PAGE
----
I am currently writing my bachelor thesis in German. The thesis is related to computer science and and I was wondering whether I could write Layer-Architektur instead of Schichtarchitektur.

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    Using the Wikipedia translator, i.e. search the English term and then switch to German. It's at least a term that exist and is in frequent use to have it's own wikipedia page: de.wikipedia.org/wiki/Schichtenarchitektur though often enough the English terms are also common, so maybe ask your supervisor.
    – haxor789
    Jun 16, 2022 at 12:13
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    I wouldn't use the german wikipedia because in the IT-related articles is a bunch of fundamentalists at work. They might not have the slightest idea about the field but know exactly how to name it. Wikipedia is quite the opposite of a reputable source
    – bakunin
    Jun 16, 2022 at 12:42
  • Could you ask the supervisor? Jun 16, 2022 at 12:42
  • @bakunin Fair enough, using Wikitranslate is a technique that usually works well, but yes some Translations sound really old-fashioned and a lot of technical terms are used in English so many people might be more familiar with them then with made up German equivalents.
    – haxor789
    Jun 16, 2022 at 14:01

1 Answer 1


As i have already stated here one should primarily not care if a word is foreign or not but if the foreign word has added meaning the native word doesn't.

First off, if you want to avoid using foreign words, then "Layer-Architektur" should not become "Schichtenarchitektur" but "Schichtenbauweise". (Corollary: whenever the discussion is about "Fremdworte" it is never about foreign words it is always about english foreign words. Nobody uses a "Selbstbeweger" for transportation or a "Gewebedurchmusterer" to surf the "Dazwischennetz".)

To answer your question: applying what i wrote above the question is "does 'layer' convey something 'Schicht' will not cover?"

The answer is: yes! A layer in IT is not only a "Schicht", where inside something happens but also the specification of the interaction between this and adjacent such layers.

For instance, the OSI ("offene Anordnungsverbindung"??) model defines what happens inside the layers but also meticulously specifies the input format, error codes, return values, etc. the respective layer expects and what other layers expect from it. A "layer" is the sum of what goes on inside AND all these specifications on the outside - in other words, the "API" ("Anwendungsbefehlsanordnungsanschluß"). A "Schicht" is not that at all.

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    Gewebedurchmusterer sounds awesome ;) But to be fair "layer" technically also doesn't convey that information but is also just the English word for Schicht. This convolution of Layer and Interface probably is something that is more common to the German than the English language as for Germans it's a technical term which incorporates the word cloud of associated properties, whereas for a native English speaker that word cloud would probably look different. So it's likely harder for a non-native speaker to be aware of the additional meaning.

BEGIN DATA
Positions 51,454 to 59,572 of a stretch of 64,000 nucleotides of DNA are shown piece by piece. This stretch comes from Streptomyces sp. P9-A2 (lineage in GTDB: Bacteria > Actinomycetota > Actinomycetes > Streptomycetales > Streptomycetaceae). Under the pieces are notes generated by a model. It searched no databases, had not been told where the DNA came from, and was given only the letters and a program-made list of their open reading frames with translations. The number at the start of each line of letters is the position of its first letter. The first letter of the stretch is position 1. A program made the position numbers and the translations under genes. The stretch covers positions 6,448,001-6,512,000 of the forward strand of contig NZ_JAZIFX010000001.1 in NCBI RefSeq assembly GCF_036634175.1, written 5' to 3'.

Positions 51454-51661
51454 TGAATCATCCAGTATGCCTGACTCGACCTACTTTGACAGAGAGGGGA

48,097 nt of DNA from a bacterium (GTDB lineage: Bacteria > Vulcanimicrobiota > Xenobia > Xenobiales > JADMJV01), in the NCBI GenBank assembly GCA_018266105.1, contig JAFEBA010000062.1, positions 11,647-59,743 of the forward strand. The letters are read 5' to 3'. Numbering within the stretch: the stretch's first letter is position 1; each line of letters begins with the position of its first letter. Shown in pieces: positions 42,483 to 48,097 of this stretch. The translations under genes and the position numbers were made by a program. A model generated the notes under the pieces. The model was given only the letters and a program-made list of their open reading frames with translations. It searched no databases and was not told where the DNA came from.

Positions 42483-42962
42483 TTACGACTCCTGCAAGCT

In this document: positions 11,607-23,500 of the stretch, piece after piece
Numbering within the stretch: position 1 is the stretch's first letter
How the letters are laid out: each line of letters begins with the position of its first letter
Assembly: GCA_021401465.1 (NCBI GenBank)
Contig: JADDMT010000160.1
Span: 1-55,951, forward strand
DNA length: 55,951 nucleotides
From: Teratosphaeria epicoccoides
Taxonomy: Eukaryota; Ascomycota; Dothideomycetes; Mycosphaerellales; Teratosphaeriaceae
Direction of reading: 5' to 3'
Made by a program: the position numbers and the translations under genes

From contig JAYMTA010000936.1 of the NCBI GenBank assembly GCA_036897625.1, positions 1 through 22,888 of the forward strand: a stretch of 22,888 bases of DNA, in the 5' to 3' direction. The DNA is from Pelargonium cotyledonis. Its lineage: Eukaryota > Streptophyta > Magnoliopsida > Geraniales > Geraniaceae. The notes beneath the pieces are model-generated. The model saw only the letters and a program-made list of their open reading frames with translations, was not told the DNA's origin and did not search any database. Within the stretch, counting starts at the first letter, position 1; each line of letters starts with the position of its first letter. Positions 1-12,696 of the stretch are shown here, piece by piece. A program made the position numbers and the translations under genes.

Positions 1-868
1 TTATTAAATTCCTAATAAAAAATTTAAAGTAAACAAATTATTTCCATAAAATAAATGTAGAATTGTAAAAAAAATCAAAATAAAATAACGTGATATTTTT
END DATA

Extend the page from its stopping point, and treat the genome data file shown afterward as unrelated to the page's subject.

– haxor789
    Jun 16, 2022 at 14:08
  • And your reasoning for "is just the word for Schicht" would be? Exactly this type of comments is why i am loathe to answer such questions at all. The only outcome is to be downvoted to oblivion by people with probably no technical background at all.
    – bakunin
    Jun 16, 2022 at 15:09
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    "Architektur" is far less foreign than "Layer" is. After all, it's a German word spelled differently than in other European languages.
    – RHa
    Jun 16, 2022 at 15:19
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    @bakunin I'm actually very sorry for that, that was not my intention at all. But layer is really just the English word of Schicht, like you can have layered cakes, tic tacs are described to have 100 layers, if you grow substances on a substrate you'd call that layers and so on. And likewise in computing these structures are called layers because they behave like... well layers. Like that's what you want to express with the idea of a layer model. The more technical details which surround the layers are not part of the term. Also my intent was not to germanify words, sorry.
    – haxor789
    Jun 16, 2022 at 17:23
  • @RHa: and what does "Architektur" convey that "Bauweise" doesn't? Moreover, it is a "foreign word" just like "Layer" is. As for "Layer": first, just because "Architektur" is "spelled dfferently" doesn't make it less foreign, second, in German "Layer" is written capitalized (which is different to English and other languages), and third: would you be more comfortable with "Layer" if it would be written "Leja" or so?
    – bakunin
    Jul 28, 2023 at 12:47

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